Back in May, President Barack Obama signed the Credit Card Accountability, Responsibility and Disclosure, or Credit CARD, Act of 2009 into law. The legislation will help out consumers in a number of ways (but does not cap interest rates and fees). Most of this law's provisions go into effect very soon, on Feb. 22, 2010.
One of my favorite consumer credit and money websites, BankRate, has a good rundown of the law's most notable benefits to consumers. These benefits include no more retroactive rate increases; more advance notices of rate increases; the end of "double-cycle billing" (the practice of charging interest on debt already paid off); and at least 21 days instead of 14 between the issue of a statement and payment due date. (While you're there, check out their credit card section.)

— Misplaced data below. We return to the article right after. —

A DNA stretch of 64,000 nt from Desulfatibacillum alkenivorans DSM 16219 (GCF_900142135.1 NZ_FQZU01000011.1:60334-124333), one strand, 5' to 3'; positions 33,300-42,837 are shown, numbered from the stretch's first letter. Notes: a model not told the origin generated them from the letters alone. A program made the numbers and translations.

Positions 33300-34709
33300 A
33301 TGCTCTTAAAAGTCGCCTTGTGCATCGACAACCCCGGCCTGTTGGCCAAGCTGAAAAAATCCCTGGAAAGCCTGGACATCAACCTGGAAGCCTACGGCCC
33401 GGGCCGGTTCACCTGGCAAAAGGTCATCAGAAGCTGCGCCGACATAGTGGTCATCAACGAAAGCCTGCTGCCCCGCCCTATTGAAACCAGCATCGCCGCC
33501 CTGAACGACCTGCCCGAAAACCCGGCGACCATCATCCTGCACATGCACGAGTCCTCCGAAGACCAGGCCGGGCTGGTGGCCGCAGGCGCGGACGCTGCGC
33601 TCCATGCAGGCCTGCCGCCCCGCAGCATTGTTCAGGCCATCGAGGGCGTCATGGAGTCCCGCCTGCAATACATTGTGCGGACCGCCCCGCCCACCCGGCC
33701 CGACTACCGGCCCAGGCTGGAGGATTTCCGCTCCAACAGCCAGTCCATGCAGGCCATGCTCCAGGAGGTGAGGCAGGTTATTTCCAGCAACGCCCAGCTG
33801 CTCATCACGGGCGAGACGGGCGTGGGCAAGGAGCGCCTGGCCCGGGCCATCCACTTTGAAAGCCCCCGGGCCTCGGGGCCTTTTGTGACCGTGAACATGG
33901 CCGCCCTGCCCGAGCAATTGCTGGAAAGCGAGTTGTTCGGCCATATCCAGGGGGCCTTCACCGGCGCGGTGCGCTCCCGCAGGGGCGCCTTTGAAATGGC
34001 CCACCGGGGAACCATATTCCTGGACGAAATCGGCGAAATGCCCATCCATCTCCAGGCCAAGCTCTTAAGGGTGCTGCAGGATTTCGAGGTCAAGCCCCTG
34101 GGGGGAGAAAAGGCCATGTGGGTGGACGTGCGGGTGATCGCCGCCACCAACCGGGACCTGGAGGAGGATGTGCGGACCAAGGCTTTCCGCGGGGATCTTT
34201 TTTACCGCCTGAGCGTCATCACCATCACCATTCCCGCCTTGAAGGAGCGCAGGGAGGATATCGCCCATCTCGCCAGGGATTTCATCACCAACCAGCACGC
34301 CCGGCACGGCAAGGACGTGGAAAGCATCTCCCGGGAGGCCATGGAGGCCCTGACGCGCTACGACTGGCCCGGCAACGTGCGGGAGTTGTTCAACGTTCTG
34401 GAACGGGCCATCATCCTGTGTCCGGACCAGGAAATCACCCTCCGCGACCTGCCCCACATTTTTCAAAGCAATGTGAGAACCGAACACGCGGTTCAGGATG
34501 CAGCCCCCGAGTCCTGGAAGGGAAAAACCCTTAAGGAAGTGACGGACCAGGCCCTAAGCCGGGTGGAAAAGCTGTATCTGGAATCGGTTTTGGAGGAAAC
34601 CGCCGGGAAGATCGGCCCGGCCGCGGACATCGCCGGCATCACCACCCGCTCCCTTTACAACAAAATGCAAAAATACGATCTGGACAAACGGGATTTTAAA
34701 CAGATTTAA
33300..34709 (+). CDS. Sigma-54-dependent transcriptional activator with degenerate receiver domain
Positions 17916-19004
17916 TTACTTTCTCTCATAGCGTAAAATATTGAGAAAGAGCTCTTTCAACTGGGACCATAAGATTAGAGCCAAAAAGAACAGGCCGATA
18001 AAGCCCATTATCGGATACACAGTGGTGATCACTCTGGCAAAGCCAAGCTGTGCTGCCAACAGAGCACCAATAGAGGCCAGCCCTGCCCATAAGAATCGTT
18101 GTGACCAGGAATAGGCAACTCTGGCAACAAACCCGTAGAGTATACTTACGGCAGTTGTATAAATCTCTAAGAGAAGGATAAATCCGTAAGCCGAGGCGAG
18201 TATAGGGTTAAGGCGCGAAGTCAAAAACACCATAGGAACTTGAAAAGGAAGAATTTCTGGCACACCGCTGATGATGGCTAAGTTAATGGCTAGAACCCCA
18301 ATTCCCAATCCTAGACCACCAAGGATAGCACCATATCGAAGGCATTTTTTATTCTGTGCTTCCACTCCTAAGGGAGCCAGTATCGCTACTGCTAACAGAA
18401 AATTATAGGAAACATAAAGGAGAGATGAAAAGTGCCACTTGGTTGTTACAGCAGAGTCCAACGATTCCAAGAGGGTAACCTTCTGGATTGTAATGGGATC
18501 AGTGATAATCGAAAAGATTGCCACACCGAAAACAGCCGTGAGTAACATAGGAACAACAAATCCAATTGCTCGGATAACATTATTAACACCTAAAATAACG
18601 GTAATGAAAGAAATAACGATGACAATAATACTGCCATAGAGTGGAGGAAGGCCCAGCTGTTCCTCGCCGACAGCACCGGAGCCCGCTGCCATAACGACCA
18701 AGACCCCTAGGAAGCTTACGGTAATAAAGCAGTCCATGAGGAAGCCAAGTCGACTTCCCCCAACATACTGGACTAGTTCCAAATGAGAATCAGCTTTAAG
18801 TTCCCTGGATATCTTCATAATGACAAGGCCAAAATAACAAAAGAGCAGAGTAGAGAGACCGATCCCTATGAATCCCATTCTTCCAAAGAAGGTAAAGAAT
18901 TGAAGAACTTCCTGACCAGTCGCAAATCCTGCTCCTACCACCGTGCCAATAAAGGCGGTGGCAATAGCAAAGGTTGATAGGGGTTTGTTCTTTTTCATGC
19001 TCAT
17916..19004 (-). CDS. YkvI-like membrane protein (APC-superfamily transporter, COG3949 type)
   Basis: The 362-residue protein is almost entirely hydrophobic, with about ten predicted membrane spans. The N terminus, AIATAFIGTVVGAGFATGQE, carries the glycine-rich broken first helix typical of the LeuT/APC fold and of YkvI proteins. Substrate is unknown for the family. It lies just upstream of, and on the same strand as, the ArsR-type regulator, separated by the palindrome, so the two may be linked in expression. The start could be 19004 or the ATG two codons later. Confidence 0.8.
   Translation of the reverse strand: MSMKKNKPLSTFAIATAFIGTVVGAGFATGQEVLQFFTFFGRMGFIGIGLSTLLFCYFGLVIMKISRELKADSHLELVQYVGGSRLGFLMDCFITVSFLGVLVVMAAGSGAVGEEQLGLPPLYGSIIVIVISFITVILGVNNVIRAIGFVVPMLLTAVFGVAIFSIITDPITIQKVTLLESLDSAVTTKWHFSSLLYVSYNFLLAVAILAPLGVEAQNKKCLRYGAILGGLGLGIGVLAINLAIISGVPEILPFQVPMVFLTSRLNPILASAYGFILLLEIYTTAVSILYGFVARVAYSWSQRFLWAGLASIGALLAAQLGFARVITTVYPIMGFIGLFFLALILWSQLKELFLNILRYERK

MSNMoney has a good article too, in which they note that while credit cards will become easier to understand and more transparent, they can also become more costly over all and harder to get.
And last, the personal finance blog Get Rich Slowly has a post that explains the pros and cons. This author, too, feels that the law will make credit cards harder to get: "Today, and at least for the next year or so, I believe consumers will have difficulty obtaining new credit cards, especially consumers with average credit or worse. This is bad news for those stuck in a high-rate situation."
Other posts in Get Rich Slowly, by the way, might be able to help you become less dependent on credit cards.